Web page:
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Does the Media Help Keep African American Boys in Foster Care?

Does the Media Help Keep African American Boys in Foster Care?

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African American children who enter foster care after the age of 5 are much less likely to be adopted than their White peers and the situation is more grim for African American males.

Experts on the foster care system say the media play a role in painting negative stereotypes of African American boys that make the job of placing them in adoptive homes more difficult.

Chet Hewitt is President of Sierra Healthcare Foundation. He served 6 years as the director of Alameda County Social Services Agency, one year overseeing the Child Welfare Department and was a foster parent for 12 years.

Hewitt believes the way young African American males are depicted in movies, how they're described in literature and how a Black youngster involved in a violent incident is described in the news media all affect the public's perception of Black youths.

"No one will be surprised if a suspect in a crime is described as wearing baggy pants, baseball cap and oversized hoodie, " he said." Who does that call up for you? And, if it calls up an individual African American male, what does that call up in your sense of their academic attainment, their behaviors?"

The problem, said Hewitt, is African American youths are not the only ones to dress this way.

"You can walk into a mall in any city in America today and you can find a young person with oversized pants, an oversized hoodie, a baseball cap and the chances are they won't be Black. "

He thinks this is one reason why so many African Americans languish on the foster care system.

In its report on "African American Children in Foster Care," the federal Government Accounting Office said that in 2004, Black children accounted for 162,911, or 34 percent, of the 482,541 children in state care. This is double the proportion of Black children in the general child population, the GAO said.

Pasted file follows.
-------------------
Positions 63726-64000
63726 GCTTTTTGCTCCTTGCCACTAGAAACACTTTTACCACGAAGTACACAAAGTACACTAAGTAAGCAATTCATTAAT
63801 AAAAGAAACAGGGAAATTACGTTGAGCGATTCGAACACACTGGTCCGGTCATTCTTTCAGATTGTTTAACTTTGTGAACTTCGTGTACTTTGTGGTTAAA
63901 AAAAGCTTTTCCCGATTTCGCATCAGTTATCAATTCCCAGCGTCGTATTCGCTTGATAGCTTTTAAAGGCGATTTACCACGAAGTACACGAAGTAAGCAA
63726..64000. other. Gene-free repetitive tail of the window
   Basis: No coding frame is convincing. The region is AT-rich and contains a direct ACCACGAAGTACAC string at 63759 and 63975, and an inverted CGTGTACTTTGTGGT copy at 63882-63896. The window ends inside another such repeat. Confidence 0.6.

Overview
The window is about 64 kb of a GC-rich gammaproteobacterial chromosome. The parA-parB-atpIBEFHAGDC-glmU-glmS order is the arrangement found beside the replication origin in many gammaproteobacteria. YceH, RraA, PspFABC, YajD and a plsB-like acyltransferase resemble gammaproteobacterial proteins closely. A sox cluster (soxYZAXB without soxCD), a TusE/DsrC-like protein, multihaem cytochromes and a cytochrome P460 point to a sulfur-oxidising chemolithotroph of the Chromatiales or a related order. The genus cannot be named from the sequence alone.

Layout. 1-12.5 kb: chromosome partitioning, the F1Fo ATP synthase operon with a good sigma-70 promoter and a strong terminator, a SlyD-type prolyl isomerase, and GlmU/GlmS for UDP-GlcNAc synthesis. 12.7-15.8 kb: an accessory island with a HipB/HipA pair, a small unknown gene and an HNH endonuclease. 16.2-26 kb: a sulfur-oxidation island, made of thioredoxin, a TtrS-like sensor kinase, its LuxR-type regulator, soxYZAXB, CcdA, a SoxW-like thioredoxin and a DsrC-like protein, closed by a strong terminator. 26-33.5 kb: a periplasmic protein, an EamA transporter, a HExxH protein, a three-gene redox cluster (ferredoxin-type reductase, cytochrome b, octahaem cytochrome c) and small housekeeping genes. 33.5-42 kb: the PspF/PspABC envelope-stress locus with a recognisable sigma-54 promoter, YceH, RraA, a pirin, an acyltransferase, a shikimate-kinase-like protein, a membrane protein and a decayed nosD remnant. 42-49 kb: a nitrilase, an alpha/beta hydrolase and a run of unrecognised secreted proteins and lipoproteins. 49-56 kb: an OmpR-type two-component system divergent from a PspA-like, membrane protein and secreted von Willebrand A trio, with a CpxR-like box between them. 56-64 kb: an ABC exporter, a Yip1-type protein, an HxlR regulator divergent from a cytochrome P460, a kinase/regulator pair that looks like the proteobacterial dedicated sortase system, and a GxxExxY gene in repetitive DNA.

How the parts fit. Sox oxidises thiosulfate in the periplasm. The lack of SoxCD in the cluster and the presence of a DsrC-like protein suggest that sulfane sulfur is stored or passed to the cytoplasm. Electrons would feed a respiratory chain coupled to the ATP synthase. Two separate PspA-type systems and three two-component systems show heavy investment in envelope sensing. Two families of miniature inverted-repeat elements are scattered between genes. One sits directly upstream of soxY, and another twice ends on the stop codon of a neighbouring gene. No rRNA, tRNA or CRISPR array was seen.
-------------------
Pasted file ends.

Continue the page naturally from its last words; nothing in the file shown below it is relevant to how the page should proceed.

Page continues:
In Alameda County the figures are troubling.

"Children from infants to 17 years old make up about 15% of the county population," said Hewitt. "Of the kids in care three years or longer – kids who are being raised by the system – 70% of the kids are African American."

Robert Phillips, Director of Health and Human Services at The California Endowment, said the media make two mistakes when writing about African American boys in foster care.

First, many stories look at those who have bad outcomes and ask, 'why can't everyone do as well as others.'

"Second, they make some assumptions about the children who are in foster care and their families," he said. "That there's an inability for these families to either take responsibility or care for their children. And that's not ever the case."

Hewitt said the media seem to be reluctant to cover stories about foster care that have positive outcomes.

"We had a wonderful situation with Cal State University Eastbay where we opened up a dormitory in the summer to give some of these kids a place to come home to because, without that dorm opening up, they would not have had a place to spend the summer."

The children were all in colleges around the country. They had all aged out of the foster care system but had no families to take care of them when their college dorms closed for Christmas, holidays and summer breaks.

"What you saw was these young kids some with baggie pants, oversized hoodies and baseball caps but they were all doing extraordinary things. We had great difficulty getting anyone in the media to cover that story, to show up on campus and interview those particular children."

By contrast, Hewitt remembers a case where a young man who had been associated with foster care in the past was involved in a terrible shooting. There was no shortage of reporters asking questions that time.

Both men believe the news media play a critical role in shaping the psyche of adoptive parents. If they always see African American youth portrayed as belligerent adolescents with bad behavior it could affect the decisions they make when it comes time to decide whom to adopt.

"There is a sense of concern, that often goes un-articulated," said Hewitt. "that 'what is this young man going to look like when he's 15? How will I, the adoptive parent, be able to cope with the behaviors he might exhibit?"

It reinforces the stigma that 'these kids are not trustworthy so why let them into the house?'

And Hewitt says the proof is in the foster care caseload in Alameda County.

"You may be five times, four to five times less likely to get adopted if you're Black than your White peers, he said."

The solution is for reporters to realize there are facts around race, gender, generation and class that impact this story.

"Most reporters are well-intentioned but we all bring our own biases and our own lens to the work," said Phillips. "The question is can you cover a story that actually challenges some assumptions or beliefs that you deeply hold that might not necessarily be true?"

"Can you give folks the full picture rather than the picture through your own lens?"

(Read the second part in this series for more ideas about stories in the foster care system.)

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